The Problem With Fact-Checking the Internet

The Problem With Fact-Checking the Internet→

Truth is hard:

[Facebook news feed manager Marra said:] ‘We haven’t tried to do anything around objective truth,’ Marra mused. ‘It’s a complicated topic, and probably not the first thing we would bite off.’

I can understand Marra’s reluctance to police stories based on fact. Even in a society with ready access to fact-checking sources, what constitutes ‘fact’ and ‘truth’ is highly problematic. It shouldn’t surprise us that, even in this age of Google, myths remain, because these myths feed into a deeper truth that we believe about the world – that ‘radical feminists’ are so ridiculous they want kids to eat vagina cookie, that a woman is so harassed by men that she is forced to don a third boob to escape them, that our first black President is so ungodly that he will excise all symbols of Christianity from our country.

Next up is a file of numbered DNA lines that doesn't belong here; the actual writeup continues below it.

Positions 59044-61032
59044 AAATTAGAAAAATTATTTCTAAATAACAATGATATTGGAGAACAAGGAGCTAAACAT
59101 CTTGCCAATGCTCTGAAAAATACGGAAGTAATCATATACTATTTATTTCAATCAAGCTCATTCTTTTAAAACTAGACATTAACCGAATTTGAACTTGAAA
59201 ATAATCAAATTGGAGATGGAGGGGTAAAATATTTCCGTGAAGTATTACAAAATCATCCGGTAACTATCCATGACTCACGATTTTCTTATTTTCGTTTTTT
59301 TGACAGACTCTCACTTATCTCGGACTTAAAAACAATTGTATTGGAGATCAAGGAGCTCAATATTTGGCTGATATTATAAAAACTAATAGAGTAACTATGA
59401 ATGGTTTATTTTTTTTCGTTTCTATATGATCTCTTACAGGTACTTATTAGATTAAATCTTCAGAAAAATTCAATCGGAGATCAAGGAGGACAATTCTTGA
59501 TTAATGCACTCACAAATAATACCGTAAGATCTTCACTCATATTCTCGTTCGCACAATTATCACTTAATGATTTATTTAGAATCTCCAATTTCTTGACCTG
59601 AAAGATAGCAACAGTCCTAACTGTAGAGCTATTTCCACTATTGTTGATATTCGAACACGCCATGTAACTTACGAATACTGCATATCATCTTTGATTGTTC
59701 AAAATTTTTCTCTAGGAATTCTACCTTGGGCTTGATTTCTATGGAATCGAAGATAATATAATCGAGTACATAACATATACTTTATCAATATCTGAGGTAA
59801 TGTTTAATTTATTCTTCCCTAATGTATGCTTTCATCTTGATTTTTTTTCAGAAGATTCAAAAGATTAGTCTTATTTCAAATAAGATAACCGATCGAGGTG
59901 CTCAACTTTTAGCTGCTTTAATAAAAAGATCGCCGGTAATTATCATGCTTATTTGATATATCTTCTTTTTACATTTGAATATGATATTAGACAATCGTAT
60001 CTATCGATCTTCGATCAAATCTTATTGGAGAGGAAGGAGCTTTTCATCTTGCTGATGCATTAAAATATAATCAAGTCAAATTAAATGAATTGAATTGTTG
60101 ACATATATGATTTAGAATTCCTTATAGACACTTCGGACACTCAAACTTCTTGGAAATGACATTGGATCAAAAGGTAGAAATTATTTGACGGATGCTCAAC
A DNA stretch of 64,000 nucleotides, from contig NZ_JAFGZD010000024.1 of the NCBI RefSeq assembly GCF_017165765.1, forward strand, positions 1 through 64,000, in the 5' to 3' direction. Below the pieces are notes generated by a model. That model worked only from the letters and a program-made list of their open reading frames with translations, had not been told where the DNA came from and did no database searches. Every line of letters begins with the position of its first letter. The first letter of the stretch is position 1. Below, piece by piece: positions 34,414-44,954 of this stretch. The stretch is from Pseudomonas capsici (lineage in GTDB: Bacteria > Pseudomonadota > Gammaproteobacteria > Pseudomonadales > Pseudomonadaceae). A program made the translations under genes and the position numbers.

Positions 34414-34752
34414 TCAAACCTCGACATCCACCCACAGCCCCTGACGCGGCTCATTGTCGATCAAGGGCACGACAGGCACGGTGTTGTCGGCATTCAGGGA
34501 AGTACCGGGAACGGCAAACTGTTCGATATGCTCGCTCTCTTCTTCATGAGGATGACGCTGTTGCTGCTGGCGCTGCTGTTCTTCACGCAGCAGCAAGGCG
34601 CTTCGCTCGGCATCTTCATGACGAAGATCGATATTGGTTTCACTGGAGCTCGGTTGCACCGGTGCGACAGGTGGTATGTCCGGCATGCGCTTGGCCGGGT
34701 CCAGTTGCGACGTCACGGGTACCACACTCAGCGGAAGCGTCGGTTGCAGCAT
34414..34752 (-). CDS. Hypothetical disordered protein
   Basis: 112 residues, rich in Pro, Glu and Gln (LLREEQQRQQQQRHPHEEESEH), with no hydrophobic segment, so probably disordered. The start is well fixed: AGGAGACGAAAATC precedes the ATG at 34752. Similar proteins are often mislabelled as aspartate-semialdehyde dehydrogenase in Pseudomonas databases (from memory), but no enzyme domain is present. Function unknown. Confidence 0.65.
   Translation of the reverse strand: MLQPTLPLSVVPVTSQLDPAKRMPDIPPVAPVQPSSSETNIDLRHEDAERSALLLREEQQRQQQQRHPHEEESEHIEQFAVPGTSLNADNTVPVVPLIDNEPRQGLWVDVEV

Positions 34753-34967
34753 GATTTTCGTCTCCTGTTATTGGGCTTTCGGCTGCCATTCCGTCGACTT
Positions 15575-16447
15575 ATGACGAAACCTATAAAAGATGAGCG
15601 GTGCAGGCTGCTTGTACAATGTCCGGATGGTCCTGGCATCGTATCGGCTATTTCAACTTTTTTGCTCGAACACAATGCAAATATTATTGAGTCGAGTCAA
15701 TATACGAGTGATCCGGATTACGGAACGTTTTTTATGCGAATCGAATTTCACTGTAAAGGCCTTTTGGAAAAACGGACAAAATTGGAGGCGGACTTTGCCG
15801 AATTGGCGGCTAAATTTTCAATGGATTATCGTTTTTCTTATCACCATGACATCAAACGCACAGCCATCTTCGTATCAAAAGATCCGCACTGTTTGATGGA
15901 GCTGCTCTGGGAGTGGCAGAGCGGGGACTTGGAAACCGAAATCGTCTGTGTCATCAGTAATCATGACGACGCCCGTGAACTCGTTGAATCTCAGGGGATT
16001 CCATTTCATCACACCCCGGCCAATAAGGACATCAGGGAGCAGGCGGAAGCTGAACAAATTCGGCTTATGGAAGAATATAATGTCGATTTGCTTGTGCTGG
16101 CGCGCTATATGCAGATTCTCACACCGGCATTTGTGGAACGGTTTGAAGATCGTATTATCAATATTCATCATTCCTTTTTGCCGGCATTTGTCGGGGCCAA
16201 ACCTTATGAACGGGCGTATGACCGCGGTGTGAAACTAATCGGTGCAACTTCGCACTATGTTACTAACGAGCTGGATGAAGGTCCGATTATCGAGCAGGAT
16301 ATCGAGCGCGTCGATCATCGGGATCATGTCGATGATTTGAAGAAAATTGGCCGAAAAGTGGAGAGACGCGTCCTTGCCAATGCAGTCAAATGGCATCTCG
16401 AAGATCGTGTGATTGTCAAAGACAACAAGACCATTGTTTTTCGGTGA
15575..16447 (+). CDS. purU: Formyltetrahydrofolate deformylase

And myth is often more meaningful than fact:

“In The Unbearable Lightness of Being (1984), the novelist Milan Kundera wrote: ‘Without realising it, the individual composes his life according to the laws of beauty even in times of greatest distress.’ And maybe that is what internet memes accomplish. They take the confusing pieces of the world and order them into a mosaic (or news feed) that makes sense to us. And instead of curing us of our myth-making, the internet has made this practice even easier, no matter what pain it might cause to others.